The positive identification brought a sad end to the monthslong search for Cho, a Korean American whose case gained renewed interest during the debate over racial disparities in news media coverage about missing persons.

“The cause and manner of death is steve madden shoes pending toxicology results,” according to a statement from the San Bernardino County Sheriff’s Office. “No further information will be released on this case until such time toxicology results are available and new information is discovered as a result.”

The human remains were found on Oct. 9 in the rugged, open desert terrain near her last known location, an artist-oriented Airbnb rental in Yucca Valley, about 30 miles north of Palm Springs.

Authorities had searched the compound and surrounding area several times, according to the San Bernardino County Sheriff.

The San Bernardino County Sheriff’s Specialized Investigation Division became involved in late September after local investigators “exhausted their investigation.”

Cho, 30, was first reported missing at around 5 p.m. on June 28, after friends and others staying at the compound said she departed in a state of agitation with no food, water or phone.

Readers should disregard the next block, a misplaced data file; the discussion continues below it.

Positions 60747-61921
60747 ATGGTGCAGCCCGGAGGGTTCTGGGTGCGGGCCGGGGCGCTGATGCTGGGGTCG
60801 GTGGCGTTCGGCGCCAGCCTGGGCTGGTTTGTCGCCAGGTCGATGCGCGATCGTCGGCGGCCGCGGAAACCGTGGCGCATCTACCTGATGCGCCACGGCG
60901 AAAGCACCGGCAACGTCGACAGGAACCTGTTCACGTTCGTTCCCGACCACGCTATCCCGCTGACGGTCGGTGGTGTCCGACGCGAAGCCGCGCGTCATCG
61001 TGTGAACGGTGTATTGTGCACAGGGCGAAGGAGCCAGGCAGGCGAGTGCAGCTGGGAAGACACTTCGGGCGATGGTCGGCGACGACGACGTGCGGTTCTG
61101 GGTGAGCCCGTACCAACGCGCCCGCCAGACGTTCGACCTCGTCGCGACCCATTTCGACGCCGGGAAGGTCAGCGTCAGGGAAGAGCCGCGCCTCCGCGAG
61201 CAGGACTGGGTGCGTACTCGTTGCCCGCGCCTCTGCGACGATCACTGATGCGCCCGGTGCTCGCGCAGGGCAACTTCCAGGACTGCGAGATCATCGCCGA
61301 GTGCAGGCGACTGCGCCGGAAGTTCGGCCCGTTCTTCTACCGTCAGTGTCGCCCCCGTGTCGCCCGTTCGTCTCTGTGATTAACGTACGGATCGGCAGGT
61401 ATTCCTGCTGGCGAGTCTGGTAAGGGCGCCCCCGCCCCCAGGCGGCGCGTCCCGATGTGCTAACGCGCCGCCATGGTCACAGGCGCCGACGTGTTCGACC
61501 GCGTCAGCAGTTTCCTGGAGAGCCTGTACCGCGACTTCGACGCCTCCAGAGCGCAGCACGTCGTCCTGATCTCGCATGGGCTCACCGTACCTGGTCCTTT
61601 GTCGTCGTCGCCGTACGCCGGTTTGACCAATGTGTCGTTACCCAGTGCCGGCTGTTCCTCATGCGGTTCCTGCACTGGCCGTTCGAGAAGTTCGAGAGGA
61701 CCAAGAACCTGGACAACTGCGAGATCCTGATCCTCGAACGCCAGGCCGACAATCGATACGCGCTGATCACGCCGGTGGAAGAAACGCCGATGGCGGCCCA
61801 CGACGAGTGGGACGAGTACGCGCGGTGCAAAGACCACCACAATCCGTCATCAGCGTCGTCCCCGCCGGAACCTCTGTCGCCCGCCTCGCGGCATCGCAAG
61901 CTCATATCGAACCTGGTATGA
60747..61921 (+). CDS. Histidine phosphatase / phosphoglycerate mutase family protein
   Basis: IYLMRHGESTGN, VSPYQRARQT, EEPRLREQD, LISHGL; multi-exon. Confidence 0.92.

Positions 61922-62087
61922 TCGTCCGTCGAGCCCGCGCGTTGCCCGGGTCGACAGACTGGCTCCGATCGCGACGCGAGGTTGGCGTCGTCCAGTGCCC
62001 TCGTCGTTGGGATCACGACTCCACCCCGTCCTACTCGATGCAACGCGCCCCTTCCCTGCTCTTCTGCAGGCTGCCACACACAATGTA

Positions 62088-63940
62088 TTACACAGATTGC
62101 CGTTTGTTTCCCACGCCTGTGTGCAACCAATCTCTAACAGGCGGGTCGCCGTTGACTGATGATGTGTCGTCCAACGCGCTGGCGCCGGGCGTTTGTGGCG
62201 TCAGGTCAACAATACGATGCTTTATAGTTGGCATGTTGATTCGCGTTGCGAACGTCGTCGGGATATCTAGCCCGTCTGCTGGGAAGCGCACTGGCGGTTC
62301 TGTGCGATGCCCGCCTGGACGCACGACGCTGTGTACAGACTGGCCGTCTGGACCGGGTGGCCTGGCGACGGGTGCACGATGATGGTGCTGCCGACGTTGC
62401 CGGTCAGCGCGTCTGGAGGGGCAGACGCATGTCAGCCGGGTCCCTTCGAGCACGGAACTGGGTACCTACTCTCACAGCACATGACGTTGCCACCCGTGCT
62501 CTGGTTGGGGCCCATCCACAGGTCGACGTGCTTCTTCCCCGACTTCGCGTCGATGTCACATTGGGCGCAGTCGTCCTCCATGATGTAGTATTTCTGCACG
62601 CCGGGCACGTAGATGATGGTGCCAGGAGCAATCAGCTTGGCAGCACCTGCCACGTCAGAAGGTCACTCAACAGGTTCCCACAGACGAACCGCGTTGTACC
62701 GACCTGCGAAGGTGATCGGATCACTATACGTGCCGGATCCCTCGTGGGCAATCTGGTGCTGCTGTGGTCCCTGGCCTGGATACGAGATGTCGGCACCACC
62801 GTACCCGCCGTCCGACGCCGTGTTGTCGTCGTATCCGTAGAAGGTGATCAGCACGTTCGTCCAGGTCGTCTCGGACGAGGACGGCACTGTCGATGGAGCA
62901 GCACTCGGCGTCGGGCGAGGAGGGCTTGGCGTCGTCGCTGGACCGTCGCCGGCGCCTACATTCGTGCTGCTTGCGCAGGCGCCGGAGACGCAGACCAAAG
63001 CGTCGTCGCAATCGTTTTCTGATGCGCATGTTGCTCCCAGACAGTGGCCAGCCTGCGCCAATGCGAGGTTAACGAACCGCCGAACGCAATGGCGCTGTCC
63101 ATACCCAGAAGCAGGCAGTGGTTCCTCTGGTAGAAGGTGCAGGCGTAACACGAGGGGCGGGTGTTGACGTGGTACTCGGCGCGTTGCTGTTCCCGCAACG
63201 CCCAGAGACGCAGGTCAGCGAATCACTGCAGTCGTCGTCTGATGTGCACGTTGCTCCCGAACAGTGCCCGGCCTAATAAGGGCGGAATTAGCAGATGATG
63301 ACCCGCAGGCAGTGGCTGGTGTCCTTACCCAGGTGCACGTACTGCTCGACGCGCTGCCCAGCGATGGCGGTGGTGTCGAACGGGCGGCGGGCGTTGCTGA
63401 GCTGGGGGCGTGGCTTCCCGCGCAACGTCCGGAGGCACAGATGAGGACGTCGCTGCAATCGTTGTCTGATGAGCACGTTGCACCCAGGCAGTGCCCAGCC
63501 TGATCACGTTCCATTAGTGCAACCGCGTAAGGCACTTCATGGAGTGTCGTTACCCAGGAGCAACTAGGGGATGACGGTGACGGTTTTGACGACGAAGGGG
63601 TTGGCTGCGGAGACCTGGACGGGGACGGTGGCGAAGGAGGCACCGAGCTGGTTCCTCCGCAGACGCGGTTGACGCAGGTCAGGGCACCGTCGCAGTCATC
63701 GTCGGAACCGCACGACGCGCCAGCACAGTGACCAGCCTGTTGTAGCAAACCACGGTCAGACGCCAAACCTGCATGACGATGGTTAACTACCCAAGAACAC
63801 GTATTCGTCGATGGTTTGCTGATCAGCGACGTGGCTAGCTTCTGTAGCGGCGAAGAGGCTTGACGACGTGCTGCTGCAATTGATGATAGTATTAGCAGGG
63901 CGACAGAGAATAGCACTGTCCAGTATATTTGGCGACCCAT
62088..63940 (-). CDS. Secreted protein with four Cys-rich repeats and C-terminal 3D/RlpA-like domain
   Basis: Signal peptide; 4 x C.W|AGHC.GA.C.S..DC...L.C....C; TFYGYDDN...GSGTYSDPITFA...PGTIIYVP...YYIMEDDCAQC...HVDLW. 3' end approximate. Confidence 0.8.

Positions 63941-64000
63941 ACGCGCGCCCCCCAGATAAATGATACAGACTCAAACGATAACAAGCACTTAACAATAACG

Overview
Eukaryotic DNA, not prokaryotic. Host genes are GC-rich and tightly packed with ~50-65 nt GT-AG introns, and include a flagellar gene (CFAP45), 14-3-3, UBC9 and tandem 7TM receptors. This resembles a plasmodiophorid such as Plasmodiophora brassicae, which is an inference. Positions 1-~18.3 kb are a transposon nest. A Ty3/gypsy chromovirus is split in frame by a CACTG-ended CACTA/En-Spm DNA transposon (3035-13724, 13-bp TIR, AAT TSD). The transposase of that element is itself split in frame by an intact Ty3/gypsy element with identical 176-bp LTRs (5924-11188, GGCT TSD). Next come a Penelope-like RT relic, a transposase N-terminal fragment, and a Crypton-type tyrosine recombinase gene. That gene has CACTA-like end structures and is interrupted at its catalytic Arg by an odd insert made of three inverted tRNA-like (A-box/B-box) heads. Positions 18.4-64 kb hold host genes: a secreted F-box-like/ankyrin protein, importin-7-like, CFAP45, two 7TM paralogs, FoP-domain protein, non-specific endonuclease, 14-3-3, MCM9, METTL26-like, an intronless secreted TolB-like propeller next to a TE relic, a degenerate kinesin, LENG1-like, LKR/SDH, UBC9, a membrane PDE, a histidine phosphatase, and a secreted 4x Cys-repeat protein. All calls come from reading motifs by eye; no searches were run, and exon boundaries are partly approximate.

About a week later, relatives of Cho activated a Facebook page called “Missing Person: Lauren ‘El’ Cho” to raise awareness about her disappearance.

The case of Cho and those of other women of color appeared to get a boost in attention amid criticism of the news media’s intense focus on the late-summer ecco shoes disappearance and death of Gabby Petito, who was white.

Petito’s remains were found near Grand Teton National Park, and those discovered in the search for Cho were found near Joshua Tree National Park.

“I want to use the attention now and just power through,” one of Cho’s friends tweeted Sept. 20 after Petito’s case became a dominant national story.

Family members behind the Facebook page described Cho’s personality and spirit:

“El is many things … a talented musician, an incredible baker, a hilarious and loyal friend, a strangely intuitive gift giver, and probably the coolest sister one could hope for. But this is where El really shines: as an aunt. The love she has for her nibling is unmatched. Even among family, the consensus is that her nibling is the person El loves most in this world.”

Here’s What’s In And Out Of Biden’s Build Back Better Compromise Deal

President Joe Biden says he has struck a deal with the most conservative members of the Senate to move forward with a $1.75 trillion spending and tax bill — a legislative package meant to reflect the biggest pillars of his agenda.